Margaret McCartney is in our Glasgow studio.  Margaret, what’s the latest on supplies?

 

McCartney

Well we’ve been told in the last few days that in Scotland and a similar picture, of course, extends across the rest of the UK, that supplies are a bit dodgy and are expected to remain erratic and difficult until the end of this year.

 

Porter

Now in Elizabeth’s case she had problems getting hold of the junior pens, is this a problem for adults as well?

 

McCartney

Well there was a problem for adults but the adult supply now seems to be a bit more stable but it remains the junior, the Epipen Junior one, that seems to be much more difficult to get hold of.

 

Porter

Elizabeth alluded to Jext and Emerade, which of course are the two other brands, have there been problems with them as well?

 

McCartney

Not as far as I know but these are much smaller suppliers so there simply isn’t as much of these type of devices in circulation, which means you’re much less likely to get one of these.  And as far as I know their factory supply hasn’t been upped to at least a level that has met the demand, that the Epipen fall off could meet.

 

Porter

What about this question about guidance in terms of – has anybody produced definitive guidance on whether it’s okay, for instance, to use your Epipen past its expiry date and if so by how far?

 

McCartney

Yes, so there are specific batches that we have been advised can be used for a few months beyond their expiry date and you can look at those batch numbers on the Medicines and Healthcare Regulatory Authority website, there’s a long list of them and you can look at the small print on your Epipen and try and work out if it’s one of the batch or not that belongs to that.  And the general advice is, is that these batches are safe enough to use in this and don’t get rid of your old Epipen until you’ve got a new one.  And of course, if it says expires in say November 2018 that means the end of November 2018, not the beginning of it.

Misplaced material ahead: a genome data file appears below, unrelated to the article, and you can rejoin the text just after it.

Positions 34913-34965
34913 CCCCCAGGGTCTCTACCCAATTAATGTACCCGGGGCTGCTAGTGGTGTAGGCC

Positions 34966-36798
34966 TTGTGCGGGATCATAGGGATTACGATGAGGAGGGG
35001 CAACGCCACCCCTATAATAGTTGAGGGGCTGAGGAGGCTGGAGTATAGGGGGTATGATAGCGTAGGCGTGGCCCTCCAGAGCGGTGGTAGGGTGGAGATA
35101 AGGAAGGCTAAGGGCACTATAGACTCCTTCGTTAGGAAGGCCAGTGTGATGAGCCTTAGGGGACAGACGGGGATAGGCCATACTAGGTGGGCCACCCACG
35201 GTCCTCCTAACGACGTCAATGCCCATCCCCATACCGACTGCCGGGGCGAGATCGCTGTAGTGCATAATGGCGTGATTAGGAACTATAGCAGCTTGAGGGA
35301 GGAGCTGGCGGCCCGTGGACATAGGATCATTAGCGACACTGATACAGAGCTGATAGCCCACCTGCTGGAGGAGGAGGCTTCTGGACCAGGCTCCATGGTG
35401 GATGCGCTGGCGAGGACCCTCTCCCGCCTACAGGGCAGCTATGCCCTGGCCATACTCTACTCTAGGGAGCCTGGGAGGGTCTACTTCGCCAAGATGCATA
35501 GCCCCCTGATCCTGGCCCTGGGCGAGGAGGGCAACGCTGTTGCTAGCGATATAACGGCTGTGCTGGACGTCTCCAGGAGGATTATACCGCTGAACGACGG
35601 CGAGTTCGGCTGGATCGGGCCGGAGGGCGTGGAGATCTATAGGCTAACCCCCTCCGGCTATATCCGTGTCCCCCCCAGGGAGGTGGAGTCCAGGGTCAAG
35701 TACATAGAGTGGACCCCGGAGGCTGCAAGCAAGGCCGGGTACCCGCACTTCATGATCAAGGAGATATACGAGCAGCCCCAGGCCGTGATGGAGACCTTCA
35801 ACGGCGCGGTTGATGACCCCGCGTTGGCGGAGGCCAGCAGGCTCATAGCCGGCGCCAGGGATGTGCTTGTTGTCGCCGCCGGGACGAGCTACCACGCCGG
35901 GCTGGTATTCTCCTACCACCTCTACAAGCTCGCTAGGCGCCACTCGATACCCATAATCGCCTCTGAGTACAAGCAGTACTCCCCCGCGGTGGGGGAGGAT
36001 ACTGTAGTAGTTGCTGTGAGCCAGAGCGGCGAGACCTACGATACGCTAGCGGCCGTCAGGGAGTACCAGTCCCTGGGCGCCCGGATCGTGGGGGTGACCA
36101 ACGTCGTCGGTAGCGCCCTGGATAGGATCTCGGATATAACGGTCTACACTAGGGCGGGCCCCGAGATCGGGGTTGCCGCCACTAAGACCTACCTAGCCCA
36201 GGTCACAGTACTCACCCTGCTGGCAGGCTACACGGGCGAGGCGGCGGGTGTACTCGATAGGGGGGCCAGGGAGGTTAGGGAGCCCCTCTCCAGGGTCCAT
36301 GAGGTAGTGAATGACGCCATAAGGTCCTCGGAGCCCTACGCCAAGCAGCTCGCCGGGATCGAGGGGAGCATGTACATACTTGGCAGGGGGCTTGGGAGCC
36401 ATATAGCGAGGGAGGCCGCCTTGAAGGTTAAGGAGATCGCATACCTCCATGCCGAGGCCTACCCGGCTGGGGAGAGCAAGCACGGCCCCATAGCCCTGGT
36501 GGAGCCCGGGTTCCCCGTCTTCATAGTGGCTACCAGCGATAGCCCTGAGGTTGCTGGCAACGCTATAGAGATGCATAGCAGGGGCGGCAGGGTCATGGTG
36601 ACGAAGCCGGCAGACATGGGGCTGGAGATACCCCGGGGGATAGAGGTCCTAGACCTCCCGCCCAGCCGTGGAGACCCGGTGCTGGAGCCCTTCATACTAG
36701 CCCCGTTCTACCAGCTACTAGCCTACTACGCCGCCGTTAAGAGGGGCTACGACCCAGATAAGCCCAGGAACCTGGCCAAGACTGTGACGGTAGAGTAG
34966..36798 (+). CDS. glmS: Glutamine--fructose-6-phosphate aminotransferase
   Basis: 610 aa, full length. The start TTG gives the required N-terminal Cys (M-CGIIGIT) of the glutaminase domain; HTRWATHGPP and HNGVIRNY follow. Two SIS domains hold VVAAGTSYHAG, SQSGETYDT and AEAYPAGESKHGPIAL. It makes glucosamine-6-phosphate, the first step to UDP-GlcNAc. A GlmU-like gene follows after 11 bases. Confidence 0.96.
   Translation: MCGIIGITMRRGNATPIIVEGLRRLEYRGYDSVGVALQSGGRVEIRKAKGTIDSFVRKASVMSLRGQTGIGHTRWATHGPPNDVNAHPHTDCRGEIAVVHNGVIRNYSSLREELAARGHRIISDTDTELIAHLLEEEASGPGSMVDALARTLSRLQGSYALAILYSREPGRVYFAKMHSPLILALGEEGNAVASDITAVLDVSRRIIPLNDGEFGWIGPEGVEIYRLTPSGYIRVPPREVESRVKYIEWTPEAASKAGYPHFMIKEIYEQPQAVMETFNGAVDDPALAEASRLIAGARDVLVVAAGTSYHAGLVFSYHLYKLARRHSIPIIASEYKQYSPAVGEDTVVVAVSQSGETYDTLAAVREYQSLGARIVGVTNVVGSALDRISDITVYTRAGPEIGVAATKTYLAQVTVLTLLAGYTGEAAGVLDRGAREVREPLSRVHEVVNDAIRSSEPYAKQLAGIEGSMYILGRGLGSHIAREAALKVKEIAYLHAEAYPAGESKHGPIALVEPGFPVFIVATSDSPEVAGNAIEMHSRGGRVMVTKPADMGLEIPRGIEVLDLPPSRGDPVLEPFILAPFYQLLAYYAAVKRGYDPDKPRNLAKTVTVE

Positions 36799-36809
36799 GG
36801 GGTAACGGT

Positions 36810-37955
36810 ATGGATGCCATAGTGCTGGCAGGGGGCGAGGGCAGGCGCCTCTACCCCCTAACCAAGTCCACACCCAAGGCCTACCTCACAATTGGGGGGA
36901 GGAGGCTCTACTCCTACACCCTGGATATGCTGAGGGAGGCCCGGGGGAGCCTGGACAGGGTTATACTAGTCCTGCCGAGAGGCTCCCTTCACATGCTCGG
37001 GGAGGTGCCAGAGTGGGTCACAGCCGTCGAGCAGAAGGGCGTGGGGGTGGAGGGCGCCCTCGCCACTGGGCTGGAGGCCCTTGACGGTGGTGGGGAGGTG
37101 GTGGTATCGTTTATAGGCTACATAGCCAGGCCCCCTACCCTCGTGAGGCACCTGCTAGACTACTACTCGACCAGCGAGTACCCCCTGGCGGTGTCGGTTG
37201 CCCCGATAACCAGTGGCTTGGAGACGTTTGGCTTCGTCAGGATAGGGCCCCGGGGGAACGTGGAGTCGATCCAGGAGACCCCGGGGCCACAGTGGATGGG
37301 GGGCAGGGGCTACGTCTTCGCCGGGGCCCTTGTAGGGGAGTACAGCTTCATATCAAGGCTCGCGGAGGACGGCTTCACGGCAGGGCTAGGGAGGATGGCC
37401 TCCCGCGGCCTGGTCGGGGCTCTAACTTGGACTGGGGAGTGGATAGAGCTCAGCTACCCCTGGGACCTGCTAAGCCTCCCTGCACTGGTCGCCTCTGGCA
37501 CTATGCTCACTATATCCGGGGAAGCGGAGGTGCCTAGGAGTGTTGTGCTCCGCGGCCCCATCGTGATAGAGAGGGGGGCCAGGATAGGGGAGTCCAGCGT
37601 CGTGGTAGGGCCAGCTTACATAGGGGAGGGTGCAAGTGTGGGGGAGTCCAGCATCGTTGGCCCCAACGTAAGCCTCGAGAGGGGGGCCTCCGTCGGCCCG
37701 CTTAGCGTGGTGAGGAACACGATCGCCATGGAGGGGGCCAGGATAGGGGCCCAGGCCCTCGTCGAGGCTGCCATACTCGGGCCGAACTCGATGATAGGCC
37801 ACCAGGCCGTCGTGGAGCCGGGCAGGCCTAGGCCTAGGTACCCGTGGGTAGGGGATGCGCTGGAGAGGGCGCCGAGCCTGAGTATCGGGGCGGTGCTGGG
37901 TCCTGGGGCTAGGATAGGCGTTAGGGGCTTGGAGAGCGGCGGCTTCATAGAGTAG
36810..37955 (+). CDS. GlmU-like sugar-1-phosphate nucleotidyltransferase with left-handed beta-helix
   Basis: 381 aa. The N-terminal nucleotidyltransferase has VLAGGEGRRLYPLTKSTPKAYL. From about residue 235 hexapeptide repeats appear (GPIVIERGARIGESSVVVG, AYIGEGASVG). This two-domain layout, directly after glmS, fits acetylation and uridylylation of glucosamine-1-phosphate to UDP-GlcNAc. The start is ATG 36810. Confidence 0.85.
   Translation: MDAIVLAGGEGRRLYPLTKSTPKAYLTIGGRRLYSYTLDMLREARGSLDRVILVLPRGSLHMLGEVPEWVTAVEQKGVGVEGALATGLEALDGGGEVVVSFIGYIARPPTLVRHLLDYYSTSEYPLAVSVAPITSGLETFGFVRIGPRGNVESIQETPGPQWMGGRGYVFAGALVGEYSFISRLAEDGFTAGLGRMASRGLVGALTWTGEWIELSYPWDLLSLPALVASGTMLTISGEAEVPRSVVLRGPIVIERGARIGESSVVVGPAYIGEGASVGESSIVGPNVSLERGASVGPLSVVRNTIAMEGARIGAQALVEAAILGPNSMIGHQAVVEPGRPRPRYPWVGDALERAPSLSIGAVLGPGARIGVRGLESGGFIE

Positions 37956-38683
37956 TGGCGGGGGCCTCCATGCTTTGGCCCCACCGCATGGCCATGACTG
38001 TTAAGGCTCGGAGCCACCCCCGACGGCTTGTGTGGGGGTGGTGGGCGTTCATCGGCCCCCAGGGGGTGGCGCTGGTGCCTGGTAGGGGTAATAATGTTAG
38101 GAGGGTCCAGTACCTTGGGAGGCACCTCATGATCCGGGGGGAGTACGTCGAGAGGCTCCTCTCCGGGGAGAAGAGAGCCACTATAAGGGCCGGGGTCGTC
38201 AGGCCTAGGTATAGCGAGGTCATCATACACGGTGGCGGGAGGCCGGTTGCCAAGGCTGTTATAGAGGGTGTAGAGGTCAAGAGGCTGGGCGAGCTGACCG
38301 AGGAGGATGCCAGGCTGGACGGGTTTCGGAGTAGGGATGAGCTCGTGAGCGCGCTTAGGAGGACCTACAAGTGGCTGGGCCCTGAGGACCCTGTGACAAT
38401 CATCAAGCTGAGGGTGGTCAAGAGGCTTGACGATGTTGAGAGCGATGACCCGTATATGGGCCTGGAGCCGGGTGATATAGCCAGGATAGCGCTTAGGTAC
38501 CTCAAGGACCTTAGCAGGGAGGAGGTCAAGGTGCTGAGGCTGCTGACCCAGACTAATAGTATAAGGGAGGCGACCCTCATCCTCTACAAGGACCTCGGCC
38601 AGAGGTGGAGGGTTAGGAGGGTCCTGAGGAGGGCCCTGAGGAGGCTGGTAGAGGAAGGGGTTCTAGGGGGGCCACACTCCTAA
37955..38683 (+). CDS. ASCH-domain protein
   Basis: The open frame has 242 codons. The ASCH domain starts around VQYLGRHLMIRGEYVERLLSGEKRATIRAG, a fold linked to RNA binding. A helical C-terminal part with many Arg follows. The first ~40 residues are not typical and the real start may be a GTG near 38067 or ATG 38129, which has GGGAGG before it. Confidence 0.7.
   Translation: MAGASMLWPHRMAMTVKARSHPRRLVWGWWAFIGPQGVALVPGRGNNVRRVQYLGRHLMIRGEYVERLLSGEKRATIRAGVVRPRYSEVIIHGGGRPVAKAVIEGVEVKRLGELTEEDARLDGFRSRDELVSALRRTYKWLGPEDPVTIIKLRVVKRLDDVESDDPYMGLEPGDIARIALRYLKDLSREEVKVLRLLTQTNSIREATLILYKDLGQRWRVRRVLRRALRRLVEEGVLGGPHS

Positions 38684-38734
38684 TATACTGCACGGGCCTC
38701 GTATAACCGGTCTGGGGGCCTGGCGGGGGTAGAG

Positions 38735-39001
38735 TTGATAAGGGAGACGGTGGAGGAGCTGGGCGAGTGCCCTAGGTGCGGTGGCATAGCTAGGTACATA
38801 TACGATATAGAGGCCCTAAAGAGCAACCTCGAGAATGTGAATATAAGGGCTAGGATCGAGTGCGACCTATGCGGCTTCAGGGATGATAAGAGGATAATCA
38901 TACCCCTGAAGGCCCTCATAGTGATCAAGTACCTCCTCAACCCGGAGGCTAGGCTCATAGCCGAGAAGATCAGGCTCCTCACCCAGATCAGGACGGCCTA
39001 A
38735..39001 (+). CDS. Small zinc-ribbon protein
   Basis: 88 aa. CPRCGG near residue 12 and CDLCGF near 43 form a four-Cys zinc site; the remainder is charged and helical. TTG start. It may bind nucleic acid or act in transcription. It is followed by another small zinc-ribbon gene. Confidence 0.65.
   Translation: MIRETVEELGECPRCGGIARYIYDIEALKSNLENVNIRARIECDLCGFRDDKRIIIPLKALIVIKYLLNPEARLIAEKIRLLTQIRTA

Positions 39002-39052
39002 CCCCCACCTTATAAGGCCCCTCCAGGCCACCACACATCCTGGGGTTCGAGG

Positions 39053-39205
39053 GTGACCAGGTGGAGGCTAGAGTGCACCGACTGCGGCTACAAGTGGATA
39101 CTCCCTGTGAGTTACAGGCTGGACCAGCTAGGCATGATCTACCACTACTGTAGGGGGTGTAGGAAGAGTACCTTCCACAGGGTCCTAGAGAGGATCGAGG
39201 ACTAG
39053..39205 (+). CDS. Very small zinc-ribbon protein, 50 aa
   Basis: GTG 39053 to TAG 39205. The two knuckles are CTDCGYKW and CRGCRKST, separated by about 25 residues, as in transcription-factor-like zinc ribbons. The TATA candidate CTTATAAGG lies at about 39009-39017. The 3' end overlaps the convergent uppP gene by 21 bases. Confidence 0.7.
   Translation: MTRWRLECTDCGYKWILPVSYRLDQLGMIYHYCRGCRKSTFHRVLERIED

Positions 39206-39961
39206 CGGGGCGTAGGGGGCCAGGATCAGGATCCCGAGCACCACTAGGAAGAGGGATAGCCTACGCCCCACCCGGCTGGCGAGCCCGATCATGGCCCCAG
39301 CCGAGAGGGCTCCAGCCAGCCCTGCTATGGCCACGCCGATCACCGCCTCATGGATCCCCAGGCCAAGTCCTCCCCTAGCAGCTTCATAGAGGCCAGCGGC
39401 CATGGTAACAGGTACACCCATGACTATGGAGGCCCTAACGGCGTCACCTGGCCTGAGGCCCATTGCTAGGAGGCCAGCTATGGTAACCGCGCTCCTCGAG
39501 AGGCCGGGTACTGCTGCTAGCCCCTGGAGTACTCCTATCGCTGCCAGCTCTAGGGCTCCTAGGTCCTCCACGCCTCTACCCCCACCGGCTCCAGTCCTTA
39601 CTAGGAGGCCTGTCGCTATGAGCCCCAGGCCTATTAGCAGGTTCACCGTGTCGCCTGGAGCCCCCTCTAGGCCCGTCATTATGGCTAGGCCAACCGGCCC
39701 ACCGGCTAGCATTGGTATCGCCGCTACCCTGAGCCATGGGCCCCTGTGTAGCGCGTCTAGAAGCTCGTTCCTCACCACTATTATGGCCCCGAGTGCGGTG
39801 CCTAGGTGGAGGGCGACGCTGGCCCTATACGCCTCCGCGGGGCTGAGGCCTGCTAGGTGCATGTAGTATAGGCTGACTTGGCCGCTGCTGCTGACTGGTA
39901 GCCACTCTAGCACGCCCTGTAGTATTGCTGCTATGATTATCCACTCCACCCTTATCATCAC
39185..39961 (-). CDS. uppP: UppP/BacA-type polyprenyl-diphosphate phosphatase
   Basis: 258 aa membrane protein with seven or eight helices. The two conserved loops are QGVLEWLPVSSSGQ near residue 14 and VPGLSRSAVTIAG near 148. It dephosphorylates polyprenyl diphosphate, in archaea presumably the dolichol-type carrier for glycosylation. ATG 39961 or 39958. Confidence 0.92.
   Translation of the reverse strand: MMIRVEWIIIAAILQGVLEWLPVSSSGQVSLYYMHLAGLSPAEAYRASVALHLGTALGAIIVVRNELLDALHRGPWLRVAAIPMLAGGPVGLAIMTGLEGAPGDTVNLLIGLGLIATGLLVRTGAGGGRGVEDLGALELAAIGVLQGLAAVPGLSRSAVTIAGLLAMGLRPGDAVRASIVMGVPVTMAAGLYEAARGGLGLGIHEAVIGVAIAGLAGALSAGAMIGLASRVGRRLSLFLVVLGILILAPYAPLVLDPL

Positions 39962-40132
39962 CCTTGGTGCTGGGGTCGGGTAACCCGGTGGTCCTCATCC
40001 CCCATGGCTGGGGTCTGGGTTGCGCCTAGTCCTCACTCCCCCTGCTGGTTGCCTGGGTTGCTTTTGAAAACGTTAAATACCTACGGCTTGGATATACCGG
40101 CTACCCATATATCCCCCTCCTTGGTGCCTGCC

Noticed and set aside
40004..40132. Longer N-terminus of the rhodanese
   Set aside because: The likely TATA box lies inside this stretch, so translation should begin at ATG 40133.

Porter

What about using an adult pen in a child?

 

McCartney

The current advice is that a child over the 25 kilograms could use an adult one if a child one is not available.  Which seems fair enough.  But apart from that I’m not aware of any guidance that says what we should be using if we can’t get hold of a junior one.  But to be fair I haven’t come across a situation where we have not been able to find a junior one, maybe even just one to give to a parent or family.

 

Porter

Do we have any idea when normal supply is likely to resume?

 

McCartney

Well not really, I mean we’ve been told to expect disruption until the end of this year.  And I suppose it’s important to point out that we do get supply disruptions across all manner of medicines, this is unfortunately pretty commonplace.  Whenever I’m on call I always feel as though I spend half my time trying to find medications that are not in stock at one pharmacy and trying to get hold of them at another.  So, we have this, I suppose this supply problem really across the board and there are many medicines, and I’m sure many doctors and patients will describe very similar problems, trying to get something that’s a fairly commonplace normal medication suddenly goes out of stock and we can’t get hold of it anymore.

 

Porter

Do we know what’s gone wrong?  Was there a manufacturing issue?  I mean obviously the manufacturer have got a vested interest in selling as many of these Epipens as they can.

 

McCartney

Oh yes.  Some of the problems seem to be that stock that’s intended for the UK market doesn’t always end up in the UK market.  Some people think this is because of the weak pound against the stronger euro or dollar.  Sometimes supply problems originate with different medicines when one factory, for example, stops producing or stops producing as many.  And there’s also very complex quota systems that are operated and organised as well.  The problem is that Epipen has such a dominant share of the market that if something goes wrong with its supply it creates quite widespread disruption, there are not the same number of different companies making the product that can easily take over that gap in the market.

 

Porter

Thank you, Margaret.

 

Well the shortages come at a time of heightened anxiety around anaphylaxis following the death of 15-year-old Natasha Ednan-Laperouse.

 

Natasha died following an allergic reaction to sesame seeds despite being given two Epipen injections.  At the inquest into her death earlier this month the coroner, Dr Sean Cummings, concluded that Epipens are not fit for purpose because they don’t contain enough adrenaline, or have a long enough needle to deliver it.  He’s written to the manufacturer, Pfizer and the Medicine and Healthcare products Regulatory Agency, calling for action.

 

Dr Robert Boyle is Consultant Paediatric Allergist at St Mary’s Hospital in London and a researcher in children’s allergies at Imperial College.

 

Robert, that’s a damning conclusion from the coroner?

 

Boyle

Well I was quite pleased to see the coroner raised these issues.

 

Porter

I mean a lot of your patients must depend on these products or similar?

 

Boyle